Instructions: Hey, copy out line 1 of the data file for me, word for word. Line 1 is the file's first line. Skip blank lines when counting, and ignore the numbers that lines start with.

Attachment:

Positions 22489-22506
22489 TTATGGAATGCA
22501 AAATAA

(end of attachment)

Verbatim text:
Positions 22489-22506